Also at Mejia's first trial, the Government presented testimony by Medina, who pleaded guilty to participating with Mejia in the same conspiracy. Medina testified at that trial, pursuant to a cooperation agreement with the Government, regarding his membership in a drug trafficking organization responsible for importing cocaine into the United States from the Dominican Republic, his role in extracting cocaine from the doors of shipping containers allegedly sent to Mejia, Mejia's alleged use of his produce company, Nuevo Renacer, as a front for drug trafficking, and Mejia's alleged personal supervision and knowledge of drug-related activities involving Medina and others. As explained further below, Medina now resides in the Dominican Republic and the Government's attempts to arrange for him to return to the United States to testify at Mejia's retrial have thus far been unsuccessful. For this reason, the Government seeks to introduce Medina's testimony from Mejia's first trial.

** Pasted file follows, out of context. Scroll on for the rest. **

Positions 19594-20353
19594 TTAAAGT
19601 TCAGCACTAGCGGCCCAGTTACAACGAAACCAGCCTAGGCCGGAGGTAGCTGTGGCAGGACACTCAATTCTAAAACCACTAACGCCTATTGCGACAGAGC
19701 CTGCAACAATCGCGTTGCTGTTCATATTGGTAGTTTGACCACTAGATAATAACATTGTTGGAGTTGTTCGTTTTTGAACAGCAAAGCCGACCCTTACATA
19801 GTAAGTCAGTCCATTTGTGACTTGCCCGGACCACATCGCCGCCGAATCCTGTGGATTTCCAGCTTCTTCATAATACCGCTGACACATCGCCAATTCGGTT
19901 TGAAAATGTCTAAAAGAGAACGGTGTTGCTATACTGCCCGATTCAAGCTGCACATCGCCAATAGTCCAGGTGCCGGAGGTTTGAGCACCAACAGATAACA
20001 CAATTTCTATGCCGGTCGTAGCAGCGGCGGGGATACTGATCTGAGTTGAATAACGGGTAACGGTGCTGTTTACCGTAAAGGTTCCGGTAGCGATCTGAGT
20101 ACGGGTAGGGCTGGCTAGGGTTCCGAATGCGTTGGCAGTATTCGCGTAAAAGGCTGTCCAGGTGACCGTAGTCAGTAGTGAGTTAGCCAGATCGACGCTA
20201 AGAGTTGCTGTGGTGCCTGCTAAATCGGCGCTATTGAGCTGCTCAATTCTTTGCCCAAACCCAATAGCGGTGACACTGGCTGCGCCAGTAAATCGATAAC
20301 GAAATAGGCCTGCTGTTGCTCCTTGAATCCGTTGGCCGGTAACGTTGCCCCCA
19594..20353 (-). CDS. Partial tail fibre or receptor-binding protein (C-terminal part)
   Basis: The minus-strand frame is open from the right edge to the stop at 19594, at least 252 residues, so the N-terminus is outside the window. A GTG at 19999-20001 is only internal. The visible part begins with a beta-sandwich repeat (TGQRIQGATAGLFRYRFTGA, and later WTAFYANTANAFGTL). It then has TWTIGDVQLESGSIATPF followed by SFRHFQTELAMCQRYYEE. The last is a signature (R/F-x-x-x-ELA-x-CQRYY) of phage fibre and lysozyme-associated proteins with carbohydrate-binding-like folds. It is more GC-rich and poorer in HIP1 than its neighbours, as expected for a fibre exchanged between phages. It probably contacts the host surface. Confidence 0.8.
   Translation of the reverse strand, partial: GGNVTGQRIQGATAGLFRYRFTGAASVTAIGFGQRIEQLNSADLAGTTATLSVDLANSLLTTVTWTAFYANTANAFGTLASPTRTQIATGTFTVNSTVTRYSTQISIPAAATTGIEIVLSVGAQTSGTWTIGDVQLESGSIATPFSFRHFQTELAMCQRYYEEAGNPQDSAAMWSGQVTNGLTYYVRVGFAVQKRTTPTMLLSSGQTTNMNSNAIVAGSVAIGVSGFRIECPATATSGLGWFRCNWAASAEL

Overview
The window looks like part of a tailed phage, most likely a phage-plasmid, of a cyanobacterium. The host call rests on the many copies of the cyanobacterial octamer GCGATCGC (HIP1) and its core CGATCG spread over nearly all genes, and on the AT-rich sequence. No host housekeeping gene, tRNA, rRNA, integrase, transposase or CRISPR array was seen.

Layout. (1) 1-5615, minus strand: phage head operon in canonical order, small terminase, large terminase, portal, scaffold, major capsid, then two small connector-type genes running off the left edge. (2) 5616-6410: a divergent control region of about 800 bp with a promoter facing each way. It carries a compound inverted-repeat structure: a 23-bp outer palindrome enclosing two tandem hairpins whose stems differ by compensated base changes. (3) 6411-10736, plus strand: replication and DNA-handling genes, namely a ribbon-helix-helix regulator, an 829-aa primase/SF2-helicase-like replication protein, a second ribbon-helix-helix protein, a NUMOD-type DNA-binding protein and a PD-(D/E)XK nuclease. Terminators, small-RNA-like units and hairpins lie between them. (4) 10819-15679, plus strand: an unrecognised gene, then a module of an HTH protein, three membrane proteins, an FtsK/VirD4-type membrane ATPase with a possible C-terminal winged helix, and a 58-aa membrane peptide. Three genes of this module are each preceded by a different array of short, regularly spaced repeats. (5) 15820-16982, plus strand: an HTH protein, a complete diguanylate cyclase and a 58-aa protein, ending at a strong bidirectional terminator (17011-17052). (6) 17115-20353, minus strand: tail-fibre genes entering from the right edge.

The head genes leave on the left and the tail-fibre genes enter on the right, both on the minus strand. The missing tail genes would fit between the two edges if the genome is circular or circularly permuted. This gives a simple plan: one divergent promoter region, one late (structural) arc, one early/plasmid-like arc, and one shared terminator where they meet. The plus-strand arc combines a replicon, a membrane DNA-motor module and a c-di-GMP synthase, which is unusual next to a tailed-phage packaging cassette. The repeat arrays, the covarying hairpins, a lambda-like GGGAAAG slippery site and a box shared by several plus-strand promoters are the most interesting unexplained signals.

II. DISCUSSION

  A. EVIDENCE THAT MEJIA ATTEMPTED TO REMOVE $71,000 FROM THE UNITED STATES WITHOUT DECLARING IT TO U.S. CUSTOMS OFFICIALS

  Mejia moved at his first trial to exclude the evidence of his unlawful attempt to remove $71,000 in money orders from the United States. The Court denied the motion on the record. Although the Court affirms its prior ruling for the reasons stated on the record at the first trial (see Trial Tr. at 8-11), the Court will briefly address Mejia's current arguments in favor of preclusion.

  First, Mejia argues that the cases cited by the Government in support of admitting evidence of the existence and attempted transfer of the $71,000 are distinguishable from the instant case because they all included "proof that the defendant possessed or spent a large amount of money coupled with other evidence demonstrating that the money had no legitimate source." (Letter from Lisa Scolari to the Court in Opposition to the Admission of Mr. Mejia's Attempt to Smuggle in Excess of $71,000.00, dated June 13, 2005 ("Scolari June 13 Ltr. re. $71,000") at 1.) As Mejia acknowledges, however, the Second Circuit has also found evidence of unexplained wealth to be relevant on the grounds that "there was no affirmative evidence that the cash was derived from legitimate business." United States v. Viserto, 596 F.2d 531, 536 (2d Cir. 1979) (emphasis added).